6. Laminaria is an intertidal kelp that is unique among protists; this genus shows tissue differentiation.

7. Fucus is an intertidal rockweed; meiotic cell division produces gametes and adult is always diploid.

8. Nereocystis and Macrocystis are giant kelps found in deeper water anchored to the bottom by their holdfasts.

9. Individuals of the genus Sargassum sometimes break off from their holdfasts and form floating masses.

10. Brown algae provide food and habitat for marine organisms, and they are also important to humans.

a. Brown algae are harvested for human food and for fertilizer in several parts of the world.

b. They are a source of algin, a pectinlike substance added to foods to give them a stable, smooth consistency.

J. Golden Brown Algae Include Diatoms

1. The phylum Chrysophyta contains the golden brown algae with about 11,000 species.

2. Some authorities place the diatoms in their own phylum, the Bacillariophyta.

3. Diatoms are the most numerous unicellular algae in the oceans. (Fig. 30.6a)

4. They are extremely numerous and an important source of food and O2 for heterotrophs in aquatic systems.

5. Diatoms have a cell wall consisting of two silica-impregnated halves or valves.

a. When diatoms reproduce asexually, each received one old valve.

b. The new valve fits inside the old one; therefore, the new diatom is smaller than the original one.

c. This continues until they are about 30 percent of their original size.

d. Then they reproduce sexually; the zygote grows and divides mitotically to form diatoms of normal size.

6. The cell wall has an outer layer of silica (glass) with a variety of markings formed by pores.

7. Diatom remains accumulate on the ocean floor and are mined as diatomaceous earth for use as filters, etc.

K. Dinoflagellates Have Two Flagella

1. The phylum Dinoflagella contains about 1,000 species of dinoflagellates.

2. These algae are bounded by protective cellulose plates. (Fig. 30.7b)

3. Most have two flagella; one lies in a longitudinal groove and acts as a rudder, the other is located within a transverse groove and the beating causes the cell to spin as it moves forward.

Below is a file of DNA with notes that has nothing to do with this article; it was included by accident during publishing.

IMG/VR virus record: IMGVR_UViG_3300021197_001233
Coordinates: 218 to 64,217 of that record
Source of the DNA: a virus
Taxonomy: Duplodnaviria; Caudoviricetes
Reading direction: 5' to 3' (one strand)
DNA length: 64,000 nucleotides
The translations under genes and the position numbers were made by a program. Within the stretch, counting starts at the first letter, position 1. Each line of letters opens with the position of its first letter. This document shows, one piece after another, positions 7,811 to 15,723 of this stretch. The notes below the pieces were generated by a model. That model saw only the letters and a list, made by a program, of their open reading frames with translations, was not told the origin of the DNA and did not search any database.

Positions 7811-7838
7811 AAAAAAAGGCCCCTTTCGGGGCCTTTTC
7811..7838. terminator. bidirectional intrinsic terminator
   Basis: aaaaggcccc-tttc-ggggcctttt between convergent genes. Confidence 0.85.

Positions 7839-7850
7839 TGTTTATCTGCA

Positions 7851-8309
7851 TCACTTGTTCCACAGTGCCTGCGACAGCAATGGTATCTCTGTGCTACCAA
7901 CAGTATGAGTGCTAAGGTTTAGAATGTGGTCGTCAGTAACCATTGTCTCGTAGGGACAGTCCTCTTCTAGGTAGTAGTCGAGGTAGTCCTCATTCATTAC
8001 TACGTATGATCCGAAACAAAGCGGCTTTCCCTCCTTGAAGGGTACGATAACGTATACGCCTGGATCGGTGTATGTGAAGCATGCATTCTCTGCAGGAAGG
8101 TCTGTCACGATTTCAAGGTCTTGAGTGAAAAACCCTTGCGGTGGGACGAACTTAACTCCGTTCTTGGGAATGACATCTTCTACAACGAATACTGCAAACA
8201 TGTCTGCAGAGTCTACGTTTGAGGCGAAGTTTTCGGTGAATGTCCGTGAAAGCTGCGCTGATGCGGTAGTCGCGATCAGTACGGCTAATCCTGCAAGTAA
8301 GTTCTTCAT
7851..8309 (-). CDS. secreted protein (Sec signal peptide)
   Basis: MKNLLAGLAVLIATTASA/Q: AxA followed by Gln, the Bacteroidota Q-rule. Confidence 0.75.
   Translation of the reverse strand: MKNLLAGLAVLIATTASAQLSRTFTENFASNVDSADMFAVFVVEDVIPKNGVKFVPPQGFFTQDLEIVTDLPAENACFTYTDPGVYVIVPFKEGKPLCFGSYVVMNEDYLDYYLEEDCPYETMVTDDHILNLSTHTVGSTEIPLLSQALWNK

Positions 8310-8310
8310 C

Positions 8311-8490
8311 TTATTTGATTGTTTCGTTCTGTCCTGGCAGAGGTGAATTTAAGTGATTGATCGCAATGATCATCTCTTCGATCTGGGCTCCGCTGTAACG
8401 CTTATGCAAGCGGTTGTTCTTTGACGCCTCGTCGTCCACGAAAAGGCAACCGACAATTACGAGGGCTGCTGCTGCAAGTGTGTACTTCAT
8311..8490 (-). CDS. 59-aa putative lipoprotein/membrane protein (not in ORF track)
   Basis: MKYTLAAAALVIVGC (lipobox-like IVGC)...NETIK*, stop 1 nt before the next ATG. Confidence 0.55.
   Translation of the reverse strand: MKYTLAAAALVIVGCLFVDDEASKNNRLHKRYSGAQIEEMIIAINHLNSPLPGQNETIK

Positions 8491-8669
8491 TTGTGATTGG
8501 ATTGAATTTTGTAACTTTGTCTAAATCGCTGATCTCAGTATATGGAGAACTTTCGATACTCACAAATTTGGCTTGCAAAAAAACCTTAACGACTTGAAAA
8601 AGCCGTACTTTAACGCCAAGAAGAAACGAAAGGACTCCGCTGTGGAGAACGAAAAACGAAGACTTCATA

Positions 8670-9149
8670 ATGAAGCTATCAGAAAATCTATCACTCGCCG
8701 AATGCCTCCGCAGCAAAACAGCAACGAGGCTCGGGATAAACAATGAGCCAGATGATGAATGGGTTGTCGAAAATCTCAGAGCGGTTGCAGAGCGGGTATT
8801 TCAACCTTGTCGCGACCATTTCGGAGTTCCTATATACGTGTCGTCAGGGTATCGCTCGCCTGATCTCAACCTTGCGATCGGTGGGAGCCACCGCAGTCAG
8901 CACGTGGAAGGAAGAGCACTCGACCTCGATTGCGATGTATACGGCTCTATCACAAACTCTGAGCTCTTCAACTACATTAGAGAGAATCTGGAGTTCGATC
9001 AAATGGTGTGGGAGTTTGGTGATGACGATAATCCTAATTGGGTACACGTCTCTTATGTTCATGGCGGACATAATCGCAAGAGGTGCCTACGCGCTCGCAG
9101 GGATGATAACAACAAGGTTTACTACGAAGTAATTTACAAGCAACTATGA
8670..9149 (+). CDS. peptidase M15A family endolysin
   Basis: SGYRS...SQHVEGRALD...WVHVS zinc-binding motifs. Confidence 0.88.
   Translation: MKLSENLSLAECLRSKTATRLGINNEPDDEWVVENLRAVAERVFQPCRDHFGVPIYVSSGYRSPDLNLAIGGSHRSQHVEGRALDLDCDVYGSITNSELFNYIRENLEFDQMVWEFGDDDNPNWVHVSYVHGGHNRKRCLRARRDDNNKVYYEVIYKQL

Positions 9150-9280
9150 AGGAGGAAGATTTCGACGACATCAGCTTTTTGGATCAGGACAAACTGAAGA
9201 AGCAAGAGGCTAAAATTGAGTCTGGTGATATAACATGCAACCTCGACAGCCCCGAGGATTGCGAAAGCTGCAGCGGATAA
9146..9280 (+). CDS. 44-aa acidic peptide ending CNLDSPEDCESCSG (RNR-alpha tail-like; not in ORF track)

4. Their chloroplasts contain chlorophylls a and c, as do those of golden brown algae.

5. Some species of dinoflagellates are heterotrophic, and it has been suggested that they are really protozoa.

6. They are extremely numerous, up to 30,000 per cubic millimeter, and an important source of ecosystem food.

7. Under certain conditions, those in the genera Gymnodinium and Gonyaulax increase in number enormously and cause a "red tide": they produce a powerful neurotoxin causing paralytic shellfish poisoning.

8. Dinoflagellates also live as symbionts within the bodies of some invertebrates such as corals.

L. Euglenoids Are Flexible (Fig. 30.7) [transp. 157]

1. The phylum Euglenophyta includes about 1,000 species of euglenoids.

2. Euglenoids are small (10-500 µm) freshwater unicellular organisms.

3. One-third of all genera have chloroplasts; those that lack chloroplasts ingest or absorb their food.

4. Euglenoids grown in absence of light have been known to lose their chloroplasts and become heterotrophic.

5. Their chloroplasts are surrounded by three rather than two membranes; their chloroplasts resemble those of green algae, and are probably derived from a green algae through endosymbiosis.

6. The pyrenoid produces an unusual type of carbohydrate polymer (paramylon) not seen in green algae.

7. They possess two flagella, one of which typically is much longer and than the other and projects out of a vase-shaped invagination; it is called a tinsel flagellum because it has hairs on it.